Iowa recruits in new rankings
With the high school season over, Willie Saylor of MatScouts released his new ranking of the nation's top high school wrestlers. In the Pound For Pound (P4P) ranking for all the country's weights and...

With the high school season over, Willie Saylor of MatScouts released his new ranking of the nation's top high school wrestlers. In the Pound For Pound (P4P) ranking for all the country's weights and ranks combined, Patrick Kennedy is ranked # 3 and Jesse Ybarra # 14. If you've been following my Iowa Wrestling blog and podcast, you know I'm very high on Kennedy and Ybarra. They are two elite recruits with a great future in the same recruiting class.

In the weight class chart, Kennedy is ranked No. 1 at 182 pounds. fight against a weight class. Kennedy is the new signing chief and has a bright future at 165/174 for the Hawks. Ybarra dropped from fifth to third place at 126.

Bretli Reyna is up one spot at # 8 to 145. Wyatt Henson is # 8 (from # 12) and Caleb Rathjen has stayed at # 14 to 138. Gabe Christenson is # 8 (from # 14) at 195. Cullan Schriever was not in the rankings in January and he is now # 9 at 126.

It's great to see the rookies from Iowa move up the national rankings and not bad. They certainly won their new ranking.

Kennedy, Ybarra, Reyna, Christenson and Schriever are in Iowa Wrestling's Outstanding Recruiting Class of 2020. Henson and Rathjen are in the Class of 2021.

The full list of national high school rankings can be found under Willie Saylor of MatScouts at

The future of Iowa Wrestling is bright.

MatScouts ranking as of March 16, 2020

Patrick Kennedy, 182 pounds - # 1

Jesse Ybarra, 126 pounds - # 3

Bretli Reyna, 145 pounds - # 8

Wyatt Henson, 138 pounds - # 8

Gabe Christenson, 195 books - # 8

Cullan Schriever, 126 lbs. - # 9

Caleb Rathjen, 138 books - n ° 14

It's great to be an Iowa Wrestling fan.

Go Hawks!

“Scream” star David Arquette has an extreme volonté that almost cost him his life — professional wrestling.

Two years ago, Arquette faced off against ex-con Nick Gage in a deathmatch, the most hardcore style where the wrestlers swing chairs, baseball bats and the like.

With blood gushing from his neck, Arquette gets up and tries to pin Gage but can’t. He jumps out of the ring, holding his neck. Then, he climbs back in and smacks Gage with a folding chair. After a couple of minutes, though, Arquette is the one who gets pinned.

“It nearly cost me my life, ” Arquette told the Star of the match. “I was in way over my head. I was about half an inch from death…”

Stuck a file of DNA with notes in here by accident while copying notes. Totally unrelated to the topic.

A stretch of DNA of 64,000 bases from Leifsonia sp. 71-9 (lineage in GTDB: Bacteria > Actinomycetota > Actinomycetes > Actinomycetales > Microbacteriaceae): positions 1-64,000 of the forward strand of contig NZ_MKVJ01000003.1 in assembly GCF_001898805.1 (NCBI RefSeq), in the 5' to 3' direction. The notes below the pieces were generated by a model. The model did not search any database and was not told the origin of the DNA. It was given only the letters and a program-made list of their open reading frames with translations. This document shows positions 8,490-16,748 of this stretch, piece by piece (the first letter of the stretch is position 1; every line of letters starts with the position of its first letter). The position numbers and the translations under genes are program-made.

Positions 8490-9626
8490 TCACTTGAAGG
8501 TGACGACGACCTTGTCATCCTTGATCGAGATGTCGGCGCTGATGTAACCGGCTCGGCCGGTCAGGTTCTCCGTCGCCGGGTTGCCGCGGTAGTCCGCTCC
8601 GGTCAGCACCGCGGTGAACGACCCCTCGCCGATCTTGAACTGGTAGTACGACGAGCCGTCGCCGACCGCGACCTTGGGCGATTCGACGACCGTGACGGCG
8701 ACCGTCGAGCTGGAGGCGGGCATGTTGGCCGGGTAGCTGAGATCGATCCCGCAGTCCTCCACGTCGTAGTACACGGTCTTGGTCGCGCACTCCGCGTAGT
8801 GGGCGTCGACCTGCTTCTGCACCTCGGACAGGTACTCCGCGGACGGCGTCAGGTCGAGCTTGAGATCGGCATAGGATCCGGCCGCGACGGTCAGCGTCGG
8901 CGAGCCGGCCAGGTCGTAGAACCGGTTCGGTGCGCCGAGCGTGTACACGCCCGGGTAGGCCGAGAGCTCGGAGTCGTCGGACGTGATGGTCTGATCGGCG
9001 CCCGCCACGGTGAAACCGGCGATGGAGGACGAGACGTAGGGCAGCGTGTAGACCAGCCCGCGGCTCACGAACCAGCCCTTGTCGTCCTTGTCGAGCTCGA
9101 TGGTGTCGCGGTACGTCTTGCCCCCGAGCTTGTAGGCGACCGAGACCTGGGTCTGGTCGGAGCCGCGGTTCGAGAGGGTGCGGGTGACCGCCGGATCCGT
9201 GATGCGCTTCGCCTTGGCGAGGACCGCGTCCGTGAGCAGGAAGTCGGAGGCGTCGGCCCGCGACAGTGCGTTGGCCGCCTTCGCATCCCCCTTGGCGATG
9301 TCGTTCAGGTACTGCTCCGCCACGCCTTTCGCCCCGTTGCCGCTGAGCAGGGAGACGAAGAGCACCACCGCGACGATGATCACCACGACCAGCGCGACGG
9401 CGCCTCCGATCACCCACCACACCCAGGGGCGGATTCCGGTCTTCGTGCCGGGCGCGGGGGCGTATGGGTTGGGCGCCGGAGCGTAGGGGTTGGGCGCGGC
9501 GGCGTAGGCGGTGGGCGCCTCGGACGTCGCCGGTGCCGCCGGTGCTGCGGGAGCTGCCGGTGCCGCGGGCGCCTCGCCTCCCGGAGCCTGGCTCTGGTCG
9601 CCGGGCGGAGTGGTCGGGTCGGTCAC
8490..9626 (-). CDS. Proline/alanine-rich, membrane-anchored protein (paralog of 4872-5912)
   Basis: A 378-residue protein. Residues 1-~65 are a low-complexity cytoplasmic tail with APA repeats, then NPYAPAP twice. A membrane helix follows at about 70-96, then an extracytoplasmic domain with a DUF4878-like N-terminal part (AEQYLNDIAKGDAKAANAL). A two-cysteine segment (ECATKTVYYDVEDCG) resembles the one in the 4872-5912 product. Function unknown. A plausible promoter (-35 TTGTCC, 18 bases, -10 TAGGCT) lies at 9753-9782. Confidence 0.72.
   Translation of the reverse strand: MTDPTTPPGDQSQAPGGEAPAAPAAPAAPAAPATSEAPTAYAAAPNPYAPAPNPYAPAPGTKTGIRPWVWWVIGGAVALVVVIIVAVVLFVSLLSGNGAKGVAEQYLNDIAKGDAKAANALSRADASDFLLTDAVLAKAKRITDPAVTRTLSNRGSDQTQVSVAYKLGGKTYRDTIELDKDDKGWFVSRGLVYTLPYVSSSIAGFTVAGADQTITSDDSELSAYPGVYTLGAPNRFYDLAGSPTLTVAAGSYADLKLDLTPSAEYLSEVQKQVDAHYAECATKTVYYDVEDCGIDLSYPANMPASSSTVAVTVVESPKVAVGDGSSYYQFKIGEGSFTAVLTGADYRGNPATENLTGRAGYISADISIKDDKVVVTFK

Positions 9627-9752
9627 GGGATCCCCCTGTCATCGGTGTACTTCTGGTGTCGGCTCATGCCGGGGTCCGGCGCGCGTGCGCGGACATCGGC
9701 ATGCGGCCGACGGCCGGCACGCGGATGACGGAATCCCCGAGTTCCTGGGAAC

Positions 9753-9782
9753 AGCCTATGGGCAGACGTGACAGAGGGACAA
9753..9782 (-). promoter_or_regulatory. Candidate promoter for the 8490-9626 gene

Arquette decided to go back into the ring after fellow pro wrestler Jack Perry, the son of late actor Luke Perry, assured him that he wasn’t bleeding to death. Perry is the one who took Arquette to the hospital.

Arquette told the Star : “I could hear Luke but I couldn’t see him, ” Arquette told the Star. “I said : ‘Luke is it pumping ? ’ because I was worried I was bleeding out and he said : ‘No it’s not pumping. ’ I knew at that point I wasn’t dying immediately, I could try to finish the match. ”

Arquette has had a lifelong love affair with wrestling, which is traced in a new documentary, “You Cannot Kill David Arquette. ” The film tells of how Arquette has spent the past two decades trying to earn back the respect of the wrestling world — after he won the 2000 World Championship Wrestling heavyweight title as a publicity stunt for his movie “Ready to Rumble. ”

In those years, the 49-year-old Arquette has battled heart problems and drug addiction. After the Gage match, Arquette’s wife, Christine, told him : “I just feel like you want to die, ” the actor recalled.

“I don’t want to die but life is painful, ” Arquette told the Star. “If you have addiction issues like I do there’s an element in the back of your head that the accro is literally trying to kill you. You have to find ways to deal with it so you don’t continue to kill yourself, either slowly or quickly. ”

For Arquette, wrestling helped him deal with the deaths of Luke Perry, a close friend who died of a stroke, and his transgender sister, Alexis, who died of a heart attack.

“Losing someone is really painful but a few things have happened to make me feel we are all much more connected, ” Arquette said. “For wrestling, you shave everything and at one point I was looking at my arms and it was like I was looking at Alexis’ arms, as being transgender she would shave them… For a second it was like I was looking through Alexis’ eyes… I think we’re a lot more connected than any of us know. ”

Through the film, Arquette has finally learned to accept himself. “I accomplished what I set out to do, ” Arquette told the Star. “I wanted to prove I could be a wrestler. And through this whole experience, I figured out – and it’s ironic – I need to stop beating myself up. I had to stop attacking myself and be kind to myself, as corny as it sounds.


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